Many ex-pats deal with homesickness by staying in touch with their loved ones back home through video calls, messaging apps, and social media. They also try to recreate a sense of home by cooking traditional dishes, celebrating cultural festivals, and participating in ex-pat communities.


Additionally, the dream of becoming a citizen of the United Arab Emirates remains unattainable for most ex-pats. Government policy does not allow ex-pats to become naturalized citizens of the country. They are always considered foreigners, leading to a pay gap between ex-pats and locals, with the emiratis having more jobs and receiving higher wages.


The UAE government does not grant citizenship to ex-pats, regardless of how long they have been living and working in the country. This is because the UAE's citizenship is based on blood ties and is only granted to those born to Emirati parents or who can prove their descent from an Emirati tribe.


This policy has led to frustration and resentment among ex-pats, especially those living there for many years, and has significantly contributed to the country's economy and society. Many ex-pats feel they have invested much time, money, and effort in the UAE and deserve citizenship or at least permanent residency.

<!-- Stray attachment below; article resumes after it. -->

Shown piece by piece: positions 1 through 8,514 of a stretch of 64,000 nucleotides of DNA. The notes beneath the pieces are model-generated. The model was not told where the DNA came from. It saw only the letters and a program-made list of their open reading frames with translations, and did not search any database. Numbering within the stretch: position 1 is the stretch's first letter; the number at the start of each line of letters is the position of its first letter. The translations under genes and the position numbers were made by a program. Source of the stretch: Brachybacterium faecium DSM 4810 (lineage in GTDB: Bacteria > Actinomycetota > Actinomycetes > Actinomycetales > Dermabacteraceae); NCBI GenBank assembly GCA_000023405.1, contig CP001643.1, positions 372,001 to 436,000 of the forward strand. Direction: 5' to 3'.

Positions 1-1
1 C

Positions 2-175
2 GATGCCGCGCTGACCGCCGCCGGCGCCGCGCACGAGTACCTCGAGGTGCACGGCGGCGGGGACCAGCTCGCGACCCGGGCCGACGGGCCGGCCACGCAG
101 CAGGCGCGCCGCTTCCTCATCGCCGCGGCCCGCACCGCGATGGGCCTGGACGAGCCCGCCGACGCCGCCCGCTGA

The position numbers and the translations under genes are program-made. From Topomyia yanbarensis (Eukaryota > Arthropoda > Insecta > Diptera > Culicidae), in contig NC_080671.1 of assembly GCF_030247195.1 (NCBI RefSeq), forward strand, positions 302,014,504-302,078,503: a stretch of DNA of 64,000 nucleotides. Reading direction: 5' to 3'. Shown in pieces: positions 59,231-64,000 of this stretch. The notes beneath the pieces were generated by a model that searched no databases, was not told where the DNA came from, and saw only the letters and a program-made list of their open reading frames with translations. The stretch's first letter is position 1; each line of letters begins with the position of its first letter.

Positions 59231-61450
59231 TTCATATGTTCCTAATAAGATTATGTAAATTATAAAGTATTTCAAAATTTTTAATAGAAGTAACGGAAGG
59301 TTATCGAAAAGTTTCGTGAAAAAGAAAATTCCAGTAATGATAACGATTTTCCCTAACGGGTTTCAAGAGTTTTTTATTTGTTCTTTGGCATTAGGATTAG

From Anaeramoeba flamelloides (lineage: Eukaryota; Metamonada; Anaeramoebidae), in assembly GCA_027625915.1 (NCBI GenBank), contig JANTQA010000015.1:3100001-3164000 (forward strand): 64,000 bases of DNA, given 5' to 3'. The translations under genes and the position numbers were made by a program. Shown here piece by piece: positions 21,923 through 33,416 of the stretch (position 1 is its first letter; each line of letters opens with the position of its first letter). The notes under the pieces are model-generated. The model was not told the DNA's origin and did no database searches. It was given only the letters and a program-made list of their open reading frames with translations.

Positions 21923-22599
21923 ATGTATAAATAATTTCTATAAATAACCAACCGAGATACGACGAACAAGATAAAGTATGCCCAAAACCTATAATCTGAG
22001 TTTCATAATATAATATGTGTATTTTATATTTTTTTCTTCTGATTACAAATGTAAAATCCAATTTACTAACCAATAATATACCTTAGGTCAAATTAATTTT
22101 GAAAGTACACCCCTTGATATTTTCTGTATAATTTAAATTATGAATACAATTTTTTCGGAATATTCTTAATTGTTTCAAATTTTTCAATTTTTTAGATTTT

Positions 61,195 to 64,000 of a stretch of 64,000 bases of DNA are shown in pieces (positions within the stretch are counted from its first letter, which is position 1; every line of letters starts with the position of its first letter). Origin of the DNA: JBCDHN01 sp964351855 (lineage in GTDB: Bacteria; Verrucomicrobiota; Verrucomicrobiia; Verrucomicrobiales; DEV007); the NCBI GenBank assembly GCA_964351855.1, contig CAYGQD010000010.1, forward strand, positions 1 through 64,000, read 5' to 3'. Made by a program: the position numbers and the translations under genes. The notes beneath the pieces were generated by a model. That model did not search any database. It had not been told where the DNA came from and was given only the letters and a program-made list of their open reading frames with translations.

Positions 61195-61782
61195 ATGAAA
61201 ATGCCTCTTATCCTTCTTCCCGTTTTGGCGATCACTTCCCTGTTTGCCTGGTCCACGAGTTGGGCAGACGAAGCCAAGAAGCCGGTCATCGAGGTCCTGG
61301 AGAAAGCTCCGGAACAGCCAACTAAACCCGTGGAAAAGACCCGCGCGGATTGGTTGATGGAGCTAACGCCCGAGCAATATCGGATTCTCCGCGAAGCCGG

Overall, the issue of nationality and salary differences in the UAE is complex and sensitive. While there are no easy solutions to these problems, governments and employers must continue to work towards creating fair and equitable systems that recognize the contributions of all residents, regardless of nationality.


Despite the challenges, the UAE remains an attractive destination for many ex-pats willing to take risks and work hard to build a better life for themselves and their families. With a positive mindset, determination, and willingness to adapt, expatriates in the United Arab Emirates can be successful and achieve their dreams.